Relationship of ventilation inhomogeneity to morphologic variables in excised human lungs

R. B. Salmon, G. M. Saidel, S. R. Inkley, D. E. Niewoehner

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Ventilation inhomogeneity, as assessed by the regional distribution of 133Xe and the single breath washout (SBW) curve, is compared with the morphologic aspects in excised human lungs. Morphologic measurements include central airway diameter, bronchial gland area, peripheral airway diameter, and the alveolar surface-to-volume ratio. Lung inflation with a constant concentration of 133Xe results in the relatively more 133Xe distributed to the lung base than to the apex. Neither the vertical gradient in ventilation nor other interregional inhomogeneities in 133Xe distribution are correlated with morphologic variations in the lung. Also, interregional inhomogeneities of 133Xe distribution do not correlate with phase II slope of the SBW curve. This suggests that the phase II sloop is determined primarily by intraregional ventilation inhomogeneities. Within the phase IV region of SBW curve two distinct inflections are identified: an inflection at volume V1 and another sharper inflection at volume V2. Both the phase III slope and V2 correlate significantly (p < 0.05) with peripheral airway diameter, indicating that parameters of the SBW curve do assess peripheral airway properties.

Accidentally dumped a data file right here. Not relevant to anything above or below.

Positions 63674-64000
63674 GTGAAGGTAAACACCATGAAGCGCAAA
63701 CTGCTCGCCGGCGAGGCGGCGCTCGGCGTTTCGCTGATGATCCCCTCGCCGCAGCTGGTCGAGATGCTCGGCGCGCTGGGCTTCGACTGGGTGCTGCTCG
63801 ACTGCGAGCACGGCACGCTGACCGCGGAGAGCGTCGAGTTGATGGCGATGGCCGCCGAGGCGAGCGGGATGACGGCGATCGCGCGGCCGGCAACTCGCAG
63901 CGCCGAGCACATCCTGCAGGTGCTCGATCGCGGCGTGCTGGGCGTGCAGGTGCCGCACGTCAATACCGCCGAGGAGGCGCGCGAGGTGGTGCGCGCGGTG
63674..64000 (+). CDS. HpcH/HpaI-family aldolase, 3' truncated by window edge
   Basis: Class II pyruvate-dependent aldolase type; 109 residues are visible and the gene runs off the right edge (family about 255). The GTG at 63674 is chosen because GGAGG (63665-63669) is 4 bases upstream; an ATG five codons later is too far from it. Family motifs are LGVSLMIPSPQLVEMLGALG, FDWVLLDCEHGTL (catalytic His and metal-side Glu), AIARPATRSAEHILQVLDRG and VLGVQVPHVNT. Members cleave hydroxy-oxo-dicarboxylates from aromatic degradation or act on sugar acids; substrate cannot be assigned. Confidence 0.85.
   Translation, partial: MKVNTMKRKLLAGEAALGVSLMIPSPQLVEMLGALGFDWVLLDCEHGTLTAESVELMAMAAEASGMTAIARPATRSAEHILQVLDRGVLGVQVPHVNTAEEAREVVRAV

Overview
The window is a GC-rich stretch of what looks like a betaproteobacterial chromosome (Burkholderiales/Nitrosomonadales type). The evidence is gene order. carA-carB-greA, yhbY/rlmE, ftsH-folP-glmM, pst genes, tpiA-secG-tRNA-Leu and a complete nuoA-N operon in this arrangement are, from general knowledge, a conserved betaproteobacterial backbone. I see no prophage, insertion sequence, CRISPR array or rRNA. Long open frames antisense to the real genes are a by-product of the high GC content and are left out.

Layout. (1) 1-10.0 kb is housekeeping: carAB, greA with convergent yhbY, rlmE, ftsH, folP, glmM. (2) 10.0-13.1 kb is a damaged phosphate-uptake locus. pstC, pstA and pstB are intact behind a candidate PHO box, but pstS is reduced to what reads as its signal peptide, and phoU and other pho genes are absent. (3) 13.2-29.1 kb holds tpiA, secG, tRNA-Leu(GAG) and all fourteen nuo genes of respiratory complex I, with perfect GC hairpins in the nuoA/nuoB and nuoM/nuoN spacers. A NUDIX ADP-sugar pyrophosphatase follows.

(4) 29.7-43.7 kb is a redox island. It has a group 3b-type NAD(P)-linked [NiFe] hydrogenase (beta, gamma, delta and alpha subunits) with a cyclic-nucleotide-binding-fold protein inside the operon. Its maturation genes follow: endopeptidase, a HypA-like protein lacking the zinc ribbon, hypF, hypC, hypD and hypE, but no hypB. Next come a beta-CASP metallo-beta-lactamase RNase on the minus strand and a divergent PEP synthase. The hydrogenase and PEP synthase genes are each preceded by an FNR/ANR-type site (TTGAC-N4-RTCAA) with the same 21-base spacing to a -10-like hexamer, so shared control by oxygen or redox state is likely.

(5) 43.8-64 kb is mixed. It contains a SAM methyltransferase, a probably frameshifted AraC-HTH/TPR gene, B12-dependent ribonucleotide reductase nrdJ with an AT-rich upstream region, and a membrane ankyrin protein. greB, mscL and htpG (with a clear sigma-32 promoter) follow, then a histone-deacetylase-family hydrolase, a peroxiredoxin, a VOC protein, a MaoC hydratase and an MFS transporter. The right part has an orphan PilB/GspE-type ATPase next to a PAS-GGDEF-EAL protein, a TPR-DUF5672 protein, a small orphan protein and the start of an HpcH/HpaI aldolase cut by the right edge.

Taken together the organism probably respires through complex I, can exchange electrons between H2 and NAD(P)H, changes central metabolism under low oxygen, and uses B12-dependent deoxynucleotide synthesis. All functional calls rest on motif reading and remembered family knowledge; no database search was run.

Original languageEnglish (US)
Pages (from-to)686-690
Number of pages5
JournalAmerican Review of Respiratory Disease
Issue number4
StatePublished - Jan 1 1982


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